New PPE and isolation rules as measles outbreaks worsen

Nurses without a measles vaccine must take up to 21 days off work if they are exposed to a patient with measles, newly published NHS England guidance has said as cases of the disease surge across the country.

This updated guidance also laid out new personal protective equipment (PPE) rules for those encountering suspected cases.

“Urgent vaccination efforts are needed to halt transmission and prevent further spread”

Hans Kluge

It stated any nurse, or other healthcare worker, exposed to measles must be sent home from the fifth day after their first exposure until 21 days after their final exposure.

This rule applies to any healthcare worker who has face-to-face contact of any length with a person with measles, or if they spend more than 15 minutes in a “small, confined area” with a measles patient.

Workers who have had two doses of the measles, mumps and rubella (MMR) vaccine, can prove immunity with a postive measles antibody test, or were wearing appropriate PPE at the time of exposure do not need to take time off work unless they begin to develop rash or fever symptoms.

Symptomatic healthcare workers with vaccine coverage or antibodies must be excluded from work until four full days after the onset of a rash associated with measles.

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The updated guidance specified that all staff – vaccinated or otherwise – must wear “appropriate” PPE when coming into contact with confirmed or suspected measles.

It specified that appropriate PPE must include goggles or visors, respiratory protective equipment (RPE) and single-use disposable gloves and apron.

Patients with suspected measles, under the guidance, should wear a surgical facemask in communal areas if it does not compromise their clinical care.

The guidance also stated that patients should be isolated until their symptoms have subsided or until nine days have passed since the onset of a rash associated with measles.

NHS England further stated that organisations should work to ensure unvaccinated staff are fully immunised against measles, that patients are being screened and isolated if necessary and that they are creating respiratory season or winter plans.

As well as this, organisations were told to train staff in the correct use of PPE, to make sure fit testing is completed for staff who may require RPE and to perform risk assessments for staff at high risk of infection or complications from measles.

The updated guidance has been published as outbreaks of measles continue to be reported across the UK and beyond, largely attributed to waning MMR vaccination rates.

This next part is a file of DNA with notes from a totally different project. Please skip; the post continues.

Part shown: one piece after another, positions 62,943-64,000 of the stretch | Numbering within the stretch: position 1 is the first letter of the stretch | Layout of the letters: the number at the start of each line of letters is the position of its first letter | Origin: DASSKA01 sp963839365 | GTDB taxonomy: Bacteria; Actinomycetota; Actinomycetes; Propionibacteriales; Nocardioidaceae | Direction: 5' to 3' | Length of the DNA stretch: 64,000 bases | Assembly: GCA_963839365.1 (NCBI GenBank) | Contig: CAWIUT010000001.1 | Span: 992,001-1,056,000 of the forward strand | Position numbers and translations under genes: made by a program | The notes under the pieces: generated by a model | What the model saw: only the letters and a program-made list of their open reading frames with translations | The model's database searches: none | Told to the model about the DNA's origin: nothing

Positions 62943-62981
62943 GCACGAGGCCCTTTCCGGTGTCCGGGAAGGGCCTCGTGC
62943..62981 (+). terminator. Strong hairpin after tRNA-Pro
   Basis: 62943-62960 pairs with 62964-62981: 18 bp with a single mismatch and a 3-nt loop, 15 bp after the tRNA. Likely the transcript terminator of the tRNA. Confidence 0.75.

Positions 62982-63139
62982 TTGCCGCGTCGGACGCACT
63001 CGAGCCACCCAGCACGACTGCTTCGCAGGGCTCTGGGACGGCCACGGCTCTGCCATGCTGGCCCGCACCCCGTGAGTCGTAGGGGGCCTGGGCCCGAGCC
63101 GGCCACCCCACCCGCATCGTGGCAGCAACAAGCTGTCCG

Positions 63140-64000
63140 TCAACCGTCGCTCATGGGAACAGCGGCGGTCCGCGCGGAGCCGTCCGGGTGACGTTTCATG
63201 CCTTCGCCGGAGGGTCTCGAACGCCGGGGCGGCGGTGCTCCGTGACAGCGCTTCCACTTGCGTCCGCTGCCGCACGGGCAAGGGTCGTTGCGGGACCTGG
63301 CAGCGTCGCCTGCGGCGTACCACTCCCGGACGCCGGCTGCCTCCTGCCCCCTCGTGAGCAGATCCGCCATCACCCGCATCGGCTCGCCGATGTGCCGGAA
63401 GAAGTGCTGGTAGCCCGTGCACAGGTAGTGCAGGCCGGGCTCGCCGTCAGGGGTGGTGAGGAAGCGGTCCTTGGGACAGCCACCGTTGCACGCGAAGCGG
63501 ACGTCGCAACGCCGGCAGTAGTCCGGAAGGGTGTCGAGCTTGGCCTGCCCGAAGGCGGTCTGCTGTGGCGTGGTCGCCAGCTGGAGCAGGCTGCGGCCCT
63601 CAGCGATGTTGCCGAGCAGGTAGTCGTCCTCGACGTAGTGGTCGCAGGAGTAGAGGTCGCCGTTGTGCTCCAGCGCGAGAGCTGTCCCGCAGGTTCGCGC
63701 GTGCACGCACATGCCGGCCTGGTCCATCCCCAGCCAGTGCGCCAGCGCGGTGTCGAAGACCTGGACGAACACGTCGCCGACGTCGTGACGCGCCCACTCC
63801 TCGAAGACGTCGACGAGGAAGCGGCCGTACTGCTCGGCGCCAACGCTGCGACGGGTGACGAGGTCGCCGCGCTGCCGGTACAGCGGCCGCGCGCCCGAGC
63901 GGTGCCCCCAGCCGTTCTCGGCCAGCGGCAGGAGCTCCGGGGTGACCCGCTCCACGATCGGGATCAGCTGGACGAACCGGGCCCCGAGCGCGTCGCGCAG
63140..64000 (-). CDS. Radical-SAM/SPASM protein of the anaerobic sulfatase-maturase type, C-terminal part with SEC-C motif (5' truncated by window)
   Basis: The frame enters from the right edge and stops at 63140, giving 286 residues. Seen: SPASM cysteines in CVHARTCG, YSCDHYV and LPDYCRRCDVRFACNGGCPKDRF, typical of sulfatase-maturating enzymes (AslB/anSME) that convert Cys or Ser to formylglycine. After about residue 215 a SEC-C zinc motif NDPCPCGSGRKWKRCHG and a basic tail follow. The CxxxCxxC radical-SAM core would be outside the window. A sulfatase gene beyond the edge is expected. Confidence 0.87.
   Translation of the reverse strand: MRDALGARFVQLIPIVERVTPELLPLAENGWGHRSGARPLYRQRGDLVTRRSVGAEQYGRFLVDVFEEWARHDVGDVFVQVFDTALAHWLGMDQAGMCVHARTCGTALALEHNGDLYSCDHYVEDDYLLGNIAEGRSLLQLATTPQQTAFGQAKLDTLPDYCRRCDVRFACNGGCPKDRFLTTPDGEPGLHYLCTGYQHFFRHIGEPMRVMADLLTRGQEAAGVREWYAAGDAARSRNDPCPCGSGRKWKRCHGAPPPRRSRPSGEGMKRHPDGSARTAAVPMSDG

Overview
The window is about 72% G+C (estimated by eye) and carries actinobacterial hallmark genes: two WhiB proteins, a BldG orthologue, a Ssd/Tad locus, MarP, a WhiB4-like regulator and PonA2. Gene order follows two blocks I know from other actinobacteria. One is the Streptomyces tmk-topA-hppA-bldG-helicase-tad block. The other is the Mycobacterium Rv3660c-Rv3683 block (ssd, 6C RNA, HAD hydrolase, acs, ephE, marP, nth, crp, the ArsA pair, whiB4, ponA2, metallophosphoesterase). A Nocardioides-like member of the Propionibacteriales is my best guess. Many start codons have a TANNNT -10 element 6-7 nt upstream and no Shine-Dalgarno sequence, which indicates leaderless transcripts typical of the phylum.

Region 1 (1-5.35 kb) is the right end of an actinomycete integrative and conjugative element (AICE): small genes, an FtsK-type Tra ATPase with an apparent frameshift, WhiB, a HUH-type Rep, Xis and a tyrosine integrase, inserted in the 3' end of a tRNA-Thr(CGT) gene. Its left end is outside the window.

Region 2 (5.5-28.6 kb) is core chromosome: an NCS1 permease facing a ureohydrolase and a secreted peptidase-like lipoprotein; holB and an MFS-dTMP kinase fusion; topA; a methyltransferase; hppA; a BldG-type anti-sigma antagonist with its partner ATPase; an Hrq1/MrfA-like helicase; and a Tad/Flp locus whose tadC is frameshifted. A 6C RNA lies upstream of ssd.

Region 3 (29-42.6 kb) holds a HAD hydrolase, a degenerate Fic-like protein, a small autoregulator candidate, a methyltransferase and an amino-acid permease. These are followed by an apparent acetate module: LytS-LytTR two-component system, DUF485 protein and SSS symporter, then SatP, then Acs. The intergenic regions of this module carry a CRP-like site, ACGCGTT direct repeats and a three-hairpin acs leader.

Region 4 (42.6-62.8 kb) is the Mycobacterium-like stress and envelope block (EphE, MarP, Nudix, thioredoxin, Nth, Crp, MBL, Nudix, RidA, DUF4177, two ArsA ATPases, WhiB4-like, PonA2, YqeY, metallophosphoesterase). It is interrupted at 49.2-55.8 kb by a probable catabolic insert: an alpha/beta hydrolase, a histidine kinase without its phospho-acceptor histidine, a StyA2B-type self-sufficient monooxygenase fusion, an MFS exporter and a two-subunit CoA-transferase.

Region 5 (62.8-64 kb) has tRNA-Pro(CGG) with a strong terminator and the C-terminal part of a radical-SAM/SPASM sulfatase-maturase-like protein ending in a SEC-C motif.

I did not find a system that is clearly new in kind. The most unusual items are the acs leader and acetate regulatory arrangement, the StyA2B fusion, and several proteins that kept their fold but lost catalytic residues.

In the West Midlands, there have been more than 200 confirmed cases and more than 100 probable cases since 1 October 2023, with 80% of these being reported in Birmingham.

Outbreaks have also been reported in London and Cardiff in recent months.

The UK Health Security Agency (UKHSA)’s most recently-available national figures, covering January-November 2023, showed that London and the West Midlands were the country’s hotspots.

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During this period, 104 cases were confirmed in London. The majority of these (63) were in children aged 10 or younger.

As a result of the outbreaks across the past year, NHS England and Public Health Wales both recently launched campaigns to improve immunisation uptake rates.

Infection rates of measles have also surged outside of the UK.

World Health Organization (WHO) data shows that Ethiopia, Yemen, Kazakhstan and India have all reported more than 10,000 confirmed cases between June -November 2023.

In addition, today, the WHO reported an “alarming” 30-fold increase of measles cases across Europe in 2023 compared to 2022.

Hans Kluge

WHO regional director for Europe, Dr Hans Kluge, said “urgent measures” must be taken to avoid further spread.

“We have seen in the region not only a 30-fold increase in measles cases, but also nearly 21,000 hospitalisations and five measles-related deaths. This is concerning,” said Dr Kluge.

“Vaccination is the only way to protect children from this potentially dangerous disease. Urgent vaccination efforts are needed to halt transmission and prevent further spread.

“It is vital that all countries are prepared to rapidly detect and timely respond to measles outbreaks, which could endanger progress towards measles elimination.”

The WHO pointed out that many countries where, previously, measles had been declared eliminated, had begun to report outbreaks in 2023.

The organisation reiterated that all countries must achieve and maintain 95% vaccination coverage of two doses of a vaccine containing measles.

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